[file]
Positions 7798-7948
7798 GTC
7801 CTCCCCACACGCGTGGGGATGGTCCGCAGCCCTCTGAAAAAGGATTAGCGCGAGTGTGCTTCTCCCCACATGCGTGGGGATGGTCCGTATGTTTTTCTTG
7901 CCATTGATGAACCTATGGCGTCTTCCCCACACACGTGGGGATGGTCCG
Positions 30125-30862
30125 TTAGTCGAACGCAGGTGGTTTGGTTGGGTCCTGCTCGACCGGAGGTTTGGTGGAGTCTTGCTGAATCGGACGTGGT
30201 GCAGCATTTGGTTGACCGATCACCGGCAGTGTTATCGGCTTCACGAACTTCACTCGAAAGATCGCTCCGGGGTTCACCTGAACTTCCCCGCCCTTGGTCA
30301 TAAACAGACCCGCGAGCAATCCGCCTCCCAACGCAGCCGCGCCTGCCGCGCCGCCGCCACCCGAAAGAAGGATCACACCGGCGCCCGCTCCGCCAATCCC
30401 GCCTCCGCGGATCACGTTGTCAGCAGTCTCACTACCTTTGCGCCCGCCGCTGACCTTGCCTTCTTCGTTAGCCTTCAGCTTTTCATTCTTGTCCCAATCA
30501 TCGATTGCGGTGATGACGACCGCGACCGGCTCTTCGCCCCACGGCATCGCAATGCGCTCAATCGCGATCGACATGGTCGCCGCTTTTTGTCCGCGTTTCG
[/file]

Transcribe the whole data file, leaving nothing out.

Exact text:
Positions 7798-7948
7798 GTC
7801 CTCCCCACACGCGTGGGGATGGTCCGCAGCCCTCTGAAAAAGGATTAGCGCGAGTGTGCTTCTCCCCACATGCGTGGGGATGGTCCGTATGTTTTTCTTG
7901 CCATTGATGAACCTATGGCGTCTTCCCCACACACGTGGGGATGGTCCG
Positions 30125-30862
30125 TTAGTCGAACGCAGGTGGTTTGGTTGGGTCCTGCTCGACCGGAGGTTTGGTGGAGTCTTGCTGAATCGGACGTGGT
30201 GCAGCATTTGGTTGACCGATCACCGGCAGTGTTATCGGCTTCACGAACTTCACTCGAAAGATCGCTCCGGGGTTCACCTGAACTTCCCCGCCCTTGGTCA
30301 TAAACAGACCCGCGAGCAATCCGCCTCCCAACGCAGCCGCGCCTGCCGCGCCGCCGCCACCCGAAAGAAGGATCACACCGGCGCCCGCTCCGCCAATCCC
30401 GCCTCCGCGGATCACGTTGTCAGCAGTCTCACTACCTTTGCGCCCGCCGCTGACCTTGCCTTCTTCGTTAGCCTTCAGCTTTTCATTCTTGTCCCAATCA
30501 TCGATTGCGGTGATGACGACCGCGACCGGCTCTTCGCCCCACGGCATCGCAATGCGCTCAATCGCGATCGACATGGTCGCCGCTTTTTGTCCGCGTTTCG